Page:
Takajo, Shigehiro, Brown, Donald William, Clausen, Bjorn, Gray, George Thompson III, Knapp, Cameron M., Martinez, Daniel Tito, Trujillo, Carl Patrick, & Vogel, Sven C.. Spatially resolved texture and microstructure evolution of additively manufactured and gas gun deformed 304L stainless steel investigated by neutron diffraction and electron backscatter diffraction. United States. doi:10.1017/S0885715618000350.
Takajo, Shigehiro, Brown, Donald William, Clausen, Bjorn, Gray, George Thompson III, Knapp, Cameron M., Martinez, Daniel Tito, Trujillo, Carl Patrick, and Vogel, Sven C.. 2018. "Spatially resolved texture and microstructure evolution of additively manufactured and gas gun deformed 304L stainless steel investigated by neutron diffraction and electron backscatter diffraction". United States. doi:10.1017/S0885715618000350.
@article{osti_1440473,
title = {Spatially resolved texture and microstructure evolution of additively manufactured and gas gun deformed 304L stainless steel investigated by neutron diffraction and electron backscatter diffraction},
author = {Takajo, Shigehiro and Brown, Donald William and Clausen, Bjorn and Gray, George Thompson III and Knapp, Cameron M. and Martinez, Daniel Tito and Trujillo, Carl Patrick and Vogel, Sven C.},
abstractNote = {In this study, we report the characterization of a 304L stainless steel cylindrical projectile produced by additive manufacturing. The projectile was compressively deformed using a Taylor Anvil Gas Gun, leading to a huge strain gradient along the axis of the deformed cylinder. Spatially resolved neutron diffraction measurements on the HIgh Pressure Preferred Orientation time-of-flight diffractometer (HIPPO) and Spectrometer for Materials Research at Temperature and Stress diffractometer (SMARTS) beamlines at the Los Alamos Neutron Science CEnter (LANSCE) with Rietveld and single-peak analysis were used to quantitatively evaluate the volume fractions of the α, γ, and ε phases as well as residual strain and texture. The texture of the γ phase is consistent with uniaxial compression, while the α texture can be explained by the Kurdjumov–Sachs relationship from the γ texture after deformation. This indicates that the material first deformed in the γ phase and subsequently transformed at larger strains. The ε phase was only found in volumes close to the undeformed material with a texture connected to the γ texture by the Shoji–Nishiyama orientation relationship. This allows us to conclude that the ε phase occurs as an intermediate phase at lower strain, and is superseded by the α phase when strain increases further. We found a proportionality between the root-mean-squared microstrain of the γ phase, dominated by the dislocation density, with the α volume fraction, consistent with strain-induced martensite α formation. In conclusion, knowledge of the sample volume with the ε phase from the neutron diffraction analysis allowed us to identify the ε phase by electron back scatter diffraction analysis, complementing the neutron diffraction analysis with characterization on the grain level.},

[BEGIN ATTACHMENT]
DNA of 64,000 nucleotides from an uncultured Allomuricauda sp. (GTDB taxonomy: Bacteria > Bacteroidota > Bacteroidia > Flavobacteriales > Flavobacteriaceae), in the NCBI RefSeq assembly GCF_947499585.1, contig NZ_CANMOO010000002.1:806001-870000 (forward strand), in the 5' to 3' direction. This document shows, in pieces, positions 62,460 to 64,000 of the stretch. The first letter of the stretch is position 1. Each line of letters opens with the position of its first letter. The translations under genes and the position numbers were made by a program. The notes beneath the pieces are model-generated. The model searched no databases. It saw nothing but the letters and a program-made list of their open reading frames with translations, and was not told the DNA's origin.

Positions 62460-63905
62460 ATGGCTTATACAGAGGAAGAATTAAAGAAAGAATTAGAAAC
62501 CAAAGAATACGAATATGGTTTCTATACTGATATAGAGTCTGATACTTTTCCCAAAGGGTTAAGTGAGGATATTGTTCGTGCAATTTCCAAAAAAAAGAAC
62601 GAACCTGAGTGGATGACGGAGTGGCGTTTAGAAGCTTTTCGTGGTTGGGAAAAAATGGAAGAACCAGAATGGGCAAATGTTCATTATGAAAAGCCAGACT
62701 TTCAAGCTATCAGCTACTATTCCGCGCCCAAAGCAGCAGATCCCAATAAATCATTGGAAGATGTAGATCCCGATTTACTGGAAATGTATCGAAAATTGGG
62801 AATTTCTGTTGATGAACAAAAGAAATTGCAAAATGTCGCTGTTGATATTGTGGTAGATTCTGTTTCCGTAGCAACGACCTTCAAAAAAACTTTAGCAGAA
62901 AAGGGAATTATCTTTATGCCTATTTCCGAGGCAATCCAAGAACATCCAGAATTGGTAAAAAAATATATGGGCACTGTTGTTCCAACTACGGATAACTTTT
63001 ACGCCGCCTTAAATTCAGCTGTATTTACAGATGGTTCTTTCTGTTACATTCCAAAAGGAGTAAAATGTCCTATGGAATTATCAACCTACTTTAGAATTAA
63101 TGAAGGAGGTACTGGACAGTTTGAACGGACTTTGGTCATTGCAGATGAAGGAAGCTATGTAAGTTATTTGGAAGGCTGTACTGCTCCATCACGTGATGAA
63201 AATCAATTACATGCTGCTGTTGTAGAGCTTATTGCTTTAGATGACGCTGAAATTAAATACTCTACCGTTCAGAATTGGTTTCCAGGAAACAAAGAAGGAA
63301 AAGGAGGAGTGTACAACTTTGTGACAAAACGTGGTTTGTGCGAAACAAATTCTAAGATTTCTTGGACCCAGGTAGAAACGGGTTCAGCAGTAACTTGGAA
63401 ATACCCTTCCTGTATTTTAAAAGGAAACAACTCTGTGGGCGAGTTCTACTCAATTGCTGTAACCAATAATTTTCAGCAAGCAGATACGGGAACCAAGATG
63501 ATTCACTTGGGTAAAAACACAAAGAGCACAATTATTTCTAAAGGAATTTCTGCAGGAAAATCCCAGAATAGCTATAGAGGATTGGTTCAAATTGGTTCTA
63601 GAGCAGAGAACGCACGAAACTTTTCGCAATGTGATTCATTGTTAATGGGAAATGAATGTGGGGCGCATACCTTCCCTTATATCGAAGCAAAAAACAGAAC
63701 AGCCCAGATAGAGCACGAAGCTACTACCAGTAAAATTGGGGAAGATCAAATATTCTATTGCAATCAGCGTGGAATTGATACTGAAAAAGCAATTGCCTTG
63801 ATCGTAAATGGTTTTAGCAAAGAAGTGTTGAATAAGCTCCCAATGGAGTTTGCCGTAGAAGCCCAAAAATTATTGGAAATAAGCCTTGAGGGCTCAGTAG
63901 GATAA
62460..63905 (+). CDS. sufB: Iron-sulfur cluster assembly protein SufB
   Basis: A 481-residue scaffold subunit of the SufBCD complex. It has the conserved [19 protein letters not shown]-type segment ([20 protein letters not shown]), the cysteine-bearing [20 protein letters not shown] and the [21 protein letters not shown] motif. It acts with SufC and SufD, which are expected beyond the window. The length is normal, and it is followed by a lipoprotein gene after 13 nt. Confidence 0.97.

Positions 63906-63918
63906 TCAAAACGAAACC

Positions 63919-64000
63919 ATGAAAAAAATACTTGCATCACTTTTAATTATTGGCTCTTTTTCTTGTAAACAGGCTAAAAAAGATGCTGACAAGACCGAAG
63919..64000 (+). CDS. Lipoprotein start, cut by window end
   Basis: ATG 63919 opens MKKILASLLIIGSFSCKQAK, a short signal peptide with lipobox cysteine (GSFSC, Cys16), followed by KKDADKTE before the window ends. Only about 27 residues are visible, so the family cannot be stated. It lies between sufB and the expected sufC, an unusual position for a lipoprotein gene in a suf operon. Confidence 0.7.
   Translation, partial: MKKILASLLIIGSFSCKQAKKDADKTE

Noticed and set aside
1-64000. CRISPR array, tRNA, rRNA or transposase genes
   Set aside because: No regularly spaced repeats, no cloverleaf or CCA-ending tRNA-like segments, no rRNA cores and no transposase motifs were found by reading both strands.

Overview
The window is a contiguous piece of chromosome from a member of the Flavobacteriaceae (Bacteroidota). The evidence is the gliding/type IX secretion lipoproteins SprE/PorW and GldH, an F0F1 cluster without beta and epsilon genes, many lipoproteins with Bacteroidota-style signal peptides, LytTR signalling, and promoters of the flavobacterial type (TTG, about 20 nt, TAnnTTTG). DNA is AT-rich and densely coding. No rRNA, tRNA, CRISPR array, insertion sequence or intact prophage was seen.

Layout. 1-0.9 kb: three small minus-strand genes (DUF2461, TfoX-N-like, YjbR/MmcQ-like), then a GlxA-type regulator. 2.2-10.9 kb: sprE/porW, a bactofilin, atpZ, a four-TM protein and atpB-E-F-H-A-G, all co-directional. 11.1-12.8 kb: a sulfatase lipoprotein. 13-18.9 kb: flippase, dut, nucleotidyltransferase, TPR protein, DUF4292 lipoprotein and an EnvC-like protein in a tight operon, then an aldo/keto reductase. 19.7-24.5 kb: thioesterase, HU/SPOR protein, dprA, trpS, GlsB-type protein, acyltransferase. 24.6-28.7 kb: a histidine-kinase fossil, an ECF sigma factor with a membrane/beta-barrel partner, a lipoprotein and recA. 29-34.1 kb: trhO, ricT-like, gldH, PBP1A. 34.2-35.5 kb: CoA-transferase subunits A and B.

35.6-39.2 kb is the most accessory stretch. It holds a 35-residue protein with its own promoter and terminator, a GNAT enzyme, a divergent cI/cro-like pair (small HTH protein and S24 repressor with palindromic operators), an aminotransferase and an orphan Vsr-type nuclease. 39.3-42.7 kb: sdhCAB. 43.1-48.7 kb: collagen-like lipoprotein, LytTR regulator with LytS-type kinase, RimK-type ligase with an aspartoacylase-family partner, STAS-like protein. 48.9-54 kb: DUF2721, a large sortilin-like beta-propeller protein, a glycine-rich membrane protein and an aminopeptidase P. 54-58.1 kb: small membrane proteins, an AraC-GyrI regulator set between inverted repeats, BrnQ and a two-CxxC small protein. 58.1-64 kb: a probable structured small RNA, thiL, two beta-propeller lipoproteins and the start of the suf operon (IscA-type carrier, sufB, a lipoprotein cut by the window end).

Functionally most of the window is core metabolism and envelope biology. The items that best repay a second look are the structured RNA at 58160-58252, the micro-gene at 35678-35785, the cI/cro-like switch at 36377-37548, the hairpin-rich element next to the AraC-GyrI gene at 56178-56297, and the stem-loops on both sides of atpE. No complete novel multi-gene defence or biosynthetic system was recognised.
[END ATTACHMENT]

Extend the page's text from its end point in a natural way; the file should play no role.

doi = {10.1017/S0885715618000350},
journal = {Powder Diffraction},
number = ,
volume = ,
place = {United States},
year = {2018},
month = {4}
}

Works referenced in this record:

A profile refinement method for nuclear and magnetic structures
journal, June 1969